Dinner at Deviant's Palace

Rating: 
4
In a post-apocalyptic California, Gregorio Rivas is famous musician, proficient at playing a stringed instrument called a pelican. In this fascinating society where liquor has become currency, a religious cult, known as the Jaybirds, has emerged around one Norton Jaybush. Rivas had been a Jaybird in his youth, but with good luck and sharp wits he was able to extricate himself before becoming too far-gone. Afterwards he made a fairly good living as a redemptionist, paid by parents to retrieve and un-brainwash their children. He had given that up to concentrate on his music until now. Now the father of his first love, Urania, has come to hire him to save her from the Jaybirds. Rivas agrees to try.

Along the way he runs into a bizarre creature known as a hemogoblin. I quote from page 70: "...they were most commonly encountered in the southern hills, and started out as almost invisible cellophanelike bags that drifted through the air until they could attach themselves to an open wound; they expanded and took on human shape and reddish color as they ingested more and more of the blood of their host, until finally the host expired and the vitalized hemogoblin was able to walk around and hunt rather than just fly randomly, like a dandelion seed, on the wind." (And I thought I had been so careful about letting no breathers watch me feed and live to tell the tale!) Rivas encounters other colorful characters as well, and has astounding adventures which eventually lead him to the dinner at Deviant's Palace from which the title comes. Deviant's Palace is nearly indescribable, but the sign out front reads "DEVIANT'S PALACE, Steaks, Unconventional Seafood, Progressive Cocktails. Meditation Chapel! Petting Zoo! Souvenir Shop! GIRLS! GIRLS! GIRLS! Explicit Scenes & Offensive Sounds." I think you get a feel for the place.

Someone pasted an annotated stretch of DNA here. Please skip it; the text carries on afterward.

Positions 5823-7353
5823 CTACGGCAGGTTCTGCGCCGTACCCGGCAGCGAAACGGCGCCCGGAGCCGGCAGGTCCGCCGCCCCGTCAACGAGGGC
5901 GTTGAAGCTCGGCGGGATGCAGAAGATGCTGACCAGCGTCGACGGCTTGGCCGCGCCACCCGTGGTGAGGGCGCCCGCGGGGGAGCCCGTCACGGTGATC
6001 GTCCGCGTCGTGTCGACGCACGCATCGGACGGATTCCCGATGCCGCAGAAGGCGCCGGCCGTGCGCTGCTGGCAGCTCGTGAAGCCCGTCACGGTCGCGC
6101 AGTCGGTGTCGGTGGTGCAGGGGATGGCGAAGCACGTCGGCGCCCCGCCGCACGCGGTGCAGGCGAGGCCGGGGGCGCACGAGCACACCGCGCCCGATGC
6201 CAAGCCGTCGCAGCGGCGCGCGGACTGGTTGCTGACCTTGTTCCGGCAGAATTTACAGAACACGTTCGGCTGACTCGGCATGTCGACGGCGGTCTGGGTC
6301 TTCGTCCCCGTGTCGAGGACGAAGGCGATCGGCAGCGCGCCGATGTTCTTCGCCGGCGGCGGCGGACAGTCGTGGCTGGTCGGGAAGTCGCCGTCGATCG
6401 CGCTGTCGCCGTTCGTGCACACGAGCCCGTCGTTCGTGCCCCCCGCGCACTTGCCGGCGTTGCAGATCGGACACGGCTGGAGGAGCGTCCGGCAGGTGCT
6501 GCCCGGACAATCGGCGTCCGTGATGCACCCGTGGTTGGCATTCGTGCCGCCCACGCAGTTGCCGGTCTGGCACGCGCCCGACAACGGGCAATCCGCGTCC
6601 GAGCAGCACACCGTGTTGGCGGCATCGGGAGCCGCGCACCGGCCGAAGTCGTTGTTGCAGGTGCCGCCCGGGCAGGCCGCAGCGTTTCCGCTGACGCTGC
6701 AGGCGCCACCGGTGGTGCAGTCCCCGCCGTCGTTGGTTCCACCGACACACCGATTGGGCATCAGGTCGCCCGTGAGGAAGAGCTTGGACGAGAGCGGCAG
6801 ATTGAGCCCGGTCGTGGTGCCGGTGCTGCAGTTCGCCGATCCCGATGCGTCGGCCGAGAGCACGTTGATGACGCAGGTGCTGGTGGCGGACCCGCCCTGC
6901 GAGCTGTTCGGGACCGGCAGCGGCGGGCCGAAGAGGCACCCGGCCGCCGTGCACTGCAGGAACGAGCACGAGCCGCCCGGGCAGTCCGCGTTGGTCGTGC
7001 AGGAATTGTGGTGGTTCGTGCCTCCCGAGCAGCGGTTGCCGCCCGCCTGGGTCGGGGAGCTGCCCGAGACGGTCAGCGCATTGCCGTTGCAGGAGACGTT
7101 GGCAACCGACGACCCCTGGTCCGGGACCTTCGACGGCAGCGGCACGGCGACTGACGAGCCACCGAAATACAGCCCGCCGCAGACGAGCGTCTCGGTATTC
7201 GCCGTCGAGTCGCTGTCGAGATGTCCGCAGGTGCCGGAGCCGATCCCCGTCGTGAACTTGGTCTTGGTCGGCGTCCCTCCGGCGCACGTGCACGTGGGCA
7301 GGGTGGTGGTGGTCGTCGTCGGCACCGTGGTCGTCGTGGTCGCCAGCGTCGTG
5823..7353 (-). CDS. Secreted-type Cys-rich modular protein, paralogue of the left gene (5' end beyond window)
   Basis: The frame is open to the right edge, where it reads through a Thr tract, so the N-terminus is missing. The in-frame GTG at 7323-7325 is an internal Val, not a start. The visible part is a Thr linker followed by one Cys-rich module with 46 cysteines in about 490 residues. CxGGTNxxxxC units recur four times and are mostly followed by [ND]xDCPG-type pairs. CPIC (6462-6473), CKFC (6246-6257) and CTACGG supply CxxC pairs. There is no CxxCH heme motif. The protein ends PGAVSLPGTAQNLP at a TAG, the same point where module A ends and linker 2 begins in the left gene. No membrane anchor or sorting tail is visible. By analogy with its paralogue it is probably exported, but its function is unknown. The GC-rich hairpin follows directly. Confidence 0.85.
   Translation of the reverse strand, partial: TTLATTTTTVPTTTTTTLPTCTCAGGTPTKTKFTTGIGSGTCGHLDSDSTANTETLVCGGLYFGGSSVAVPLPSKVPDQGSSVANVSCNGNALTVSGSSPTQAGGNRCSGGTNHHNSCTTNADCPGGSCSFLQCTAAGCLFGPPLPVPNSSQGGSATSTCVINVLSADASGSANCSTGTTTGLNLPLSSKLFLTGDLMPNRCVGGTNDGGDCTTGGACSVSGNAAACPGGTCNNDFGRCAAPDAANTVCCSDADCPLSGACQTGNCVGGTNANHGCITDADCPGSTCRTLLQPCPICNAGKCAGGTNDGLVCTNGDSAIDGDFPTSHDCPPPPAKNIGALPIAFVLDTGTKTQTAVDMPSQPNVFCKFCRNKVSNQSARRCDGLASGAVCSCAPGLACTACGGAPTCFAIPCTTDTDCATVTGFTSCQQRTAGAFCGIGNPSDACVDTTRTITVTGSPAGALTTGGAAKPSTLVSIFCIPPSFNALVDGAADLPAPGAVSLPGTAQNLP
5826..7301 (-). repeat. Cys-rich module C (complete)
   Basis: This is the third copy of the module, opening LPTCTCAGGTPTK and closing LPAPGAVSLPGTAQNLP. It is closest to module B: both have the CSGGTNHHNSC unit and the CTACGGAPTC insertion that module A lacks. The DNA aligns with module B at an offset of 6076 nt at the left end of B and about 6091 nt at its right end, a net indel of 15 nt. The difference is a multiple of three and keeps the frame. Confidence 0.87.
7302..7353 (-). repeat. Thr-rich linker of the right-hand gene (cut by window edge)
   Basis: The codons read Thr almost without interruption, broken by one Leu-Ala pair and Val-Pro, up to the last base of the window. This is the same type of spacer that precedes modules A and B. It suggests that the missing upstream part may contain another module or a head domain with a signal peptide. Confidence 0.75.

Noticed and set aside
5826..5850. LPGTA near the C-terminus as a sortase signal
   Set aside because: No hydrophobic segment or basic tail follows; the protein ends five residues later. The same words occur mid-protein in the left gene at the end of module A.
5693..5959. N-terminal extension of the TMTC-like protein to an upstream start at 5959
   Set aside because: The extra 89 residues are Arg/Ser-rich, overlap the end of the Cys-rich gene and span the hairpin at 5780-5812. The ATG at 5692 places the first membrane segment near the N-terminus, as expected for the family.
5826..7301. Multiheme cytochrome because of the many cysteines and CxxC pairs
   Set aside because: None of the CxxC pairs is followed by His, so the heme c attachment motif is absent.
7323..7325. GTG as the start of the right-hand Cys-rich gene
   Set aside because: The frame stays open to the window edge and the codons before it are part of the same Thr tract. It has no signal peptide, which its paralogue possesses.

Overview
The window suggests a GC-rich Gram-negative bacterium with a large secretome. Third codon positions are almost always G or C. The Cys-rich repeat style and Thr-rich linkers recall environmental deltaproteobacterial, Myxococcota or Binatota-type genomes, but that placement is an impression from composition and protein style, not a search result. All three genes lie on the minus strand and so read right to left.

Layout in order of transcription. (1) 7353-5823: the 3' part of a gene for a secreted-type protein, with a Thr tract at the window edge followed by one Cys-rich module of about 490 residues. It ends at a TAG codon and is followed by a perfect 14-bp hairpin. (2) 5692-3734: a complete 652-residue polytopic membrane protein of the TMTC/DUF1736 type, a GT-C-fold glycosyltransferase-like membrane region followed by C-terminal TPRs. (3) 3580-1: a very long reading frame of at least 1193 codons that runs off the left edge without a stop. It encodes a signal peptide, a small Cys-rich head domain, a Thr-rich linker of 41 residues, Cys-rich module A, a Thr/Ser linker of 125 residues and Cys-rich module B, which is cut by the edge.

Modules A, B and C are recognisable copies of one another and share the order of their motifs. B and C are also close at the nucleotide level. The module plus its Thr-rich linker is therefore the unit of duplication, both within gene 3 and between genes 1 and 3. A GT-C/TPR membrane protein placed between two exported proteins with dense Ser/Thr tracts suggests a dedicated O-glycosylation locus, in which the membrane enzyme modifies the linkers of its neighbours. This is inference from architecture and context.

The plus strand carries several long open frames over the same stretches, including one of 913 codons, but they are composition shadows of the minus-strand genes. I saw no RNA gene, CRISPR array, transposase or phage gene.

This is a wonderfully creative story. Mr. Powers paints a detailed portrait of everyday life and extraordinary events in a very plausible post-nuclear-disaster world. His characters, though undeniably quirky, are still consistent and believable. While the vampiric hemogoblin character plays only a supporting role in the story, I would still highly recommend this book to creatures on the list. I thoroughly enjoyed it and look forward to reading it again some day.

I would give it an enthusiastic four and a half fangs out of five. :-[ :-[ :-[ :-[ :-L

Fanged Films

From the Library

As the 20th century evolved, rational man turned to science to explain mythology that had pervaded for thousands of years. How could a man be mistaken for a vampire? How could someone appear to have been the victim of a vampire attack? Science, in time, came back with answers that may surprise you.Anemia
A million fancies strike you when you hear the name: Nosferatu!N O S F E R A T Udoes not die!What do you expect of the first showing of this great work?Aren't you afraid? - Men must die. But legend has it that a vampire, Nosferatu, 'der Untote' (the Undead), lives on men's blood! You want to see a symphony of horror? You may expect more. Be careful. Nosferatu is not just fun, not something to be taken lightly. Once more: beware.- Publicity for Nosferatu in the German magazine Buhne und Film, 1922  

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